Ursaring and Beartic have got Canada’s ursine habitants covered, from grizzlies through to the polar variety. Stantler is a conspicuous inclusion, though I’m more inclined to view it as a reindeer than a moose. It feels a little twee and shoehorned, if I’m being perfectly honest. The moment they fully commit to a moose Pokemon, Stantler is definitely getting the boot.

Sawsbuck, in my eyes, is the better suited deer selection, especially when it’s in its winter form to represent the frigid temperatures of the great white north. And it’s ever so fluffy. I like it a lot.

Unfortunately, there’s not enough available slots to delve into the aquatic realm of Canadian animals, where Sealeo or Oshawott would be appropriate. I did, however, make room for Kyogre, with patterns drawn from the killer whale. It’s pretty fucking big, so I had to make ample room. I hope it appreciates my efforts.

This project also made it clear to me that Game Freak still haven’t created a goose Pokemon, which is a stunning oversight. Give us a loon or something, you hosers!

Australian Pokemon

Kangaskhan, Komala, Galvantula, Heliolisk, Totodile, Corsola (Galarian)

The Pokemon Company

Crikey! It’s time to head down under to see what manner of horrors will kill you the moment you leave the front door. Not to worry, mate, as long as it’s not the United Australia Party it won’t be that bad.

For years, this delineation was the sole property of Kangaskhan, who looks like a kangaroo after its been run over a few times. As of gen 7, it was pipped to the post for Aussie spirit by the cuddly Komala, who is not only very clearly a koala, but has a tendency to sleep through any conflict — bit like the global financial crisis that kind of passed Australia by, right?

For the reptilian aficionados out there, we’ve got Heliolisk, a frill-necked lizard. A lot of the larrikins out there would insert Ekans to represent the diverse snake population, but one look at its tail and you’ll know you’re shit out of luck. No native rattlesnakes down here, cobber, so we’ll opt for a different creepy-crawly with Galvantula.

The Galarian Corsola is one of the more upsetting regional forms out there, taking its cheery pink predecessor and stripping it of both its smile and its hue. Tragically, the Great Barrier Reef is on a collision course with such a fate. Let this serve as a reminder of how badly we’ve stuffed the world up.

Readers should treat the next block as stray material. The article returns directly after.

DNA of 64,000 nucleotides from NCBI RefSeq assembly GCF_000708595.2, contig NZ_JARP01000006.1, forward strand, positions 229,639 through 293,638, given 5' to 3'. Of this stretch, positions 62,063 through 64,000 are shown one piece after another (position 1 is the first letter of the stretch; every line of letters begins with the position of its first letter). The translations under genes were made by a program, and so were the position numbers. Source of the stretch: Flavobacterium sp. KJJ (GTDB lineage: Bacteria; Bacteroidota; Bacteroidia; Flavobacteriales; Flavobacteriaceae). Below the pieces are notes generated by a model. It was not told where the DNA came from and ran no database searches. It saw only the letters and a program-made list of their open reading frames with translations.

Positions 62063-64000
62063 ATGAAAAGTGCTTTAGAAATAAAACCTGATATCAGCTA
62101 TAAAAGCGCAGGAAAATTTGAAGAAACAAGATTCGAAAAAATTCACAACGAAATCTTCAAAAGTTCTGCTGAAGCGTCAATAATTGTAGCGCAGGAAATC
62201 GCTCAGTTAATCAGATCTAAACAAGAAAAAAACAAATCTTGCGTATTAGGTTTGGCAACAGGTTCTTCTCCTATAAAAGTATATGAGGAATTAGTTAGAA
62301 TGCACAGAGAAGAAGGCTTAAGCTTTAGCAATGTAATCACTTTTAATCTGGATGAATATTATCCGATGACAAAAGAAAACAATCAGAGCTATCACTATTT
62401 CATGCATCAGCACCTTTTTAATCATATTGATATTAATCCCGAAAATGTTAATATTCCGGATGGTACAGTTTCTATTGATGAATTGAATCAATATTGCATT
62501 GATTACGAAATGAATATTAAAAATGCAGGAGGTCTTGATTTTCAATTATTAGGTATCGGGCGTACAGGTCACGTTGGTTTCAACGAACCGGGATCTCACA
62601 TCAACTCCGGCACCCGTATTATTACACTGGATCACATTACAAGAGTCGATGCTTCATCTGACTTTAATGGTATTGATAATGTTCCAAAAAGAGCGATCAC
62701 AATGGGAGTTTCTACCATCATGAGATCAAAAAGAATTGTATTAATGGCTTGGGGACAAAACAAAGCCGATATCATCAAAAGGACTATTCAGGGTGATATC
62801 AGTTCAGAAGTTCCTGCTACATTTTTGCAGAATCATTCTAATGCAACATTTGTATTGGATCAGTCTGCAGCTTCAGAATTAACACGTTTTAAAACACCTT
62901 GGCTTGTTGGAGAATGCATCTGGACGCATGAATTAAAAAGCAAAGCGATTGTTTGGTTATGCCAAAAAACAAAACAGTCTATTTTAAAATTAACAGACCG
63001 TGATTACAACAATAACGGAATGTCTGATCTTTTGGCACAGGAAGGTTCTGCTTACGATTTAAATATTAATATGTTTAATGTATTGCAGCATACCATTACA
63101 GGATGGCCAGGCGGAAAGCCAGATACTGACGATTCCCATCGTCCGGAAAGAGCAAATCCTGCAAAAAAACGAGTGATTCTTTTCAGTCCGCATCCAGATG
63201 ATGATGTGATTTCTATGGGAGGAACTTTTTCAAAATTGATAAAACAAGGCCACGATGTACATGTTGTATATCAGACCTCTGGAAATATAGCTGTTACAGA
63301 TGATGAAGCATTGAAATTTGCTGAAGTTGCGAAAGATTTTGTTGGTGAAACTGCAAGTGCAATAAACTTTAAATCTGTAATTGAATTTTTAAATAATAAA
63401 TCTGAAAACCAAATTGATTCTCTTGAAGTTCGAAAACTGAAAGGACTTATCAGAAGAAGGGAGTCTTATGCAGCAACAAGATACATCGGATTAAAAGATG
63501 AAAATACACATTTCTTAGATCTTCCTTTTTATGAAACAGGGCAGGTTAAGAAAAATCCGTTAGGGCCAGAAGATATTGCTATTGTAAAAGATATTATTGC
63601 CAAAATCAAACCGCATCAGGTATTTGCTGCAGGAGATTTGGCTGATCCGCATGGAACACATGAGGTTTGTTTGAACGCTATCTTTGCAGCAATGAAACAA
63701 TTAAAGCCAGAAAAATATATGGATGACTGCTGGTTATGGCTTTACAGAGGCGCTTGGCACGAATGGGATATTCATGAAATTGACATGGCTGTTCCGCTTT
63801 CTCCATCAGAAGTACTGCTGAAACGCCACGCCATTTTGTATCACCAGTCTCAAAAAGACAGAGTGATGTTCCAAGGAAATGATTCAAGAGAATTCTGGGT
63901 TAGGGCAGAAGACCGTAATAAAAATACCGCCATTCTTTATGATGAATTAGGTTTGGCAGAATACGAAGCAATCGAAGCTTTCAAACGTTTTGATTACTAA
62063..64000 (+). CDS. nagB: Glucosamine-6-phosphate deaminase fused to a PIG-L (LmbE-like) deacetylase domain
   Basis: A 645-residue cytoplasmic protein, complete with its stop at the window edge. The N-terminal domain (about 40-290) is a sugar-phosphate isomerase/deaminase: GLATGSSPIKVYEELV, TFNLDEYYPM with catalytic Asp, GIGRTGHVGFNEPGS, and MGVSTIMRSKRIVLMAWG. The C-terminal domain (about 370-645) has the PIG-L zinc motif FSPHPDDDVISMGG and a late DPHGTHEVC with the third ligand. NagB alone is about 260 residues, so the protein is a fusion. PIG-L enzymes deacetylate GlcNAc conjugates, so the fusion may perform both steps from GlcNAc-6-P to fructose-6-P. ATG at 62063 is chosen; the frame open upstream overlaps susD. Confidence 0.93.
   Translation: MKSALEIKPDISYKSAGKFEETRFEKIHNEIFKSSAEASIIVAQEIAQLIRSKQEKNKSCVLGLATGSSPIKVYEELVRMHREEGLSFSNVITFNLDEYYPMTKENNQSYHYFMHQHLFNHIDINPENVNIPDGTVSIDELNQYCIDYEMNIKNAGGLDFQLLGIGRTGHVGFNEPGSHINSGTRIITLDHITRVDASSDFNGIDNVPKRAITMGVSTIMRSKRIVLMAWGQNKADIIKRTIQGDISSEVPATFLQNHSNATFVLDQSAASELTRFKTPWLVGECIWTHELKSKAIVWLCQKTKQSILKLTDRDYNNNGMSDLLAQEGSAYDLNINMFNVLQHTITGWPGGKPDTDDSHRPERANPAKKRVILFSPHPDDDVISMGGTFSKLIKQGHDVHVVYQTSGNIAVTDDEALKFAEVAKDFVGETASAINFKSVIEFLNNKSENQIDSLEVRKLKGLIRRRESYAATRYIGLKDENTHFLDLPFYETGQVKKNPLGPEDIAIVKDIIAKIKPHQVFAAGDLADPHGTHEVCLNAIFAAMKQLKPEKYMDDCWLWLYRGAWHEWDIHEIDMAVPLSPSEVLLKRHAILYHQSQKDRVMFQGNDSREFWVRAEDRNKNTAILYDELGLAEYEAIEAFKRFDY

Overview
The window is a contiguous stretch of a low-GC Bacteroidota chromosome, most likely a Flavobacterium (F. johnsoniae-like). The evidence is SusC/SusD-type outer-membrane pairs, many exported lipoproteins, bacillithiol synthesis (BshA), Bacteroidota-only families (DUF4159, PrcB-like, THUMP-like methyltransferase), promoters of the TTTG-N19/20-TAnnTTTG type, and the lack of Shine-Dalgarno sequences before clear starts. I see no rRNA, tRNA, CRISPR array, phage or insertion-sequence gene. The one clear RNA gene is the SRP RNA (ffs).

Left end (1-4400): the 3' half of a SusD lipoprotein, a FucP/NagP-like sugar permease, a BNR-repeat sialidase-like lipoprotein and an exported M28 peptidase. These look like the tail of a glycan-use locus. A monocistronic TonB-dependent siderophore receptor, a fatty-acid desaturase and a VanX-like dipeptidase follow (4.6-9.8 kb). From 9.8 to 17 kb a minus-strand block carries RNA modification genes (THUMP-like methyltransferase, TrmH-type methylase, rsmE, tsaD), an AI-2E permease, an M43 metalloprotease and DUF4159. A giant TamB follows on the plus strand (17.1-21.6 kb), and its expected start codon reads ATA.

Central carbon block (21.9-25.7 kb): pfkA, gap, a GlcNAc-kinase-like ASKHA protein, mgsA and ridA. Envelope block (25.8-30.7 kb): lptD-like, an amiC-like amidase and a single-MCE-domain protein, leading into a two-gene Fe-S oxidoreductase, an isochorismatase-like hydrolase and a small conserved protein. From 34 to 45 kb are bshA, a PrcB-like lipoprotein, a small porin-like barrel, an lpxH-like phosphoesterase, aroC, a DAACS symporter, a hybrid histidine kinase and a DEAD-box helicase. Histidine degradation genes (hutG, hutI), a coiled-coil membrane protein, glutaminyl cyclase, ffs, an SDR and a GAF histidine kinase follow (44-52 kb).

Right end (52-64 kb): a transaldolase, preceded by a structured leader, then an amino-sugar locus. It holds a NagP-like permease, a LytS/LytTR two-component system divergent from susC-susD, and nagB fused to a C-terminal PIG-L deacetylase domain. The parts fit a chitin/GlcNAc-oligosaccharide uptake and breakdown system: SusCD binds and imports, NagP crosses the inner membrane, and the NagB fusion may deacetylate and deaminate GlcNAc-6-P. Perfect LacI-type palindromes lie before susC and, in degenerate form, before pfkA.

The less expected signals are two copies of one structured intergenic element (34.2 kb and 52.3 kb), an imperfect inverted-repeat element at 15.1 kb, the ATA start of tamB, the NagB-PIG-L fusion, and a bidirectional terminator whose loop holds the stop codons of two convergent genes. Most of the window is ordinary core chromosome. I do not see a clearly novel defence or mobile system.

Lastly, we’ve gotta have a brutish croc in here. Though Krookodile seems a fitting candidate, its snout is actually closer aligned with the African species. As such, we’re going to borrow from Johto’s water starter family again and throw a baby Totodile into the mix. Feed it enough Vegemite and I’m sure it’ll give it a burl.

In case you’re curious, yes, some Australians do use the above terms in actual conversations. If you want to hear it firsthand, just seek out the most sunburned old white guy, preferably at the pub.

French Pokemon

Furfrou (La Reine), Floette (Eternal Flower), Serperior, Goodra, Mr. Mime, Dedenne

Legendary Pictures

Considering Paris had an entire region based on it, with X and Y’s Kalos, you’d assume it would be easy to cobble together six francophones for this list. It actually took a bit more doing by the end.

Off the jump, Furfrou the poodle Pokemon — and especially its La Reine trim that is exclusive only to Pokemon GO players in France — was a shoe-in. AZ’s unobtainable Floette, complete with colouration matching the French flag, was also a straightforward decision.

Though its origins actually date back to ancient Greece, the art of mime is most closely associated with France, thanks in no small part to the iconic Marcel Marceau. And hey, Marcel is even the name of the Mr. Mime you receive via in-game trade in Pokemon Red and Blue! So that settles that, then.

Other selections are not quite as immediately apparent, and yet, they are among the most satisfying. Serperior sports a fleur-de-lis design on its pelt and, by Ken Sugimori’s admission, took its cue from a manga set in Versailles. Meanwhile, Goodra, a mollusc-like monster, hearkens back to the French legend of Lou Carcolh.

Really, it’s learning shit like this, that makes Pokemon mythology so much fun.

As for Dedenne, it bears resemblance to the lerot with its great big ears and floofy tail. It also could potentially have origins based on La Petite Souris; the French version of the tooth fairy that is, as luck would have it, a mouse. C’est magnifique!

Phew! That was quite the globetrotting journey, and of course, we’re nowhere near done. Technically speaking, there are 190 more countries to cover, so our work is truly cut out for us.

Thanks as always to Bulbapedia for their exhaustive research, which was applied liberally for the purposes of this article.

Any nations you’d like to see covered in future entries? Or any boneheaded mistakes you noted in this one? Make sure to sound off in the comments!

2 responses to “A nation of monsters: assigning Pokemon teams by country”

  1. […] Yotsuya Kaidan, a story that features a paper lantern yokai (as we established, there are a lot of yokai-inspired Pokemon in this […]

  2. […] 4. A nation of monsters: assigning Pokemon teams by country […]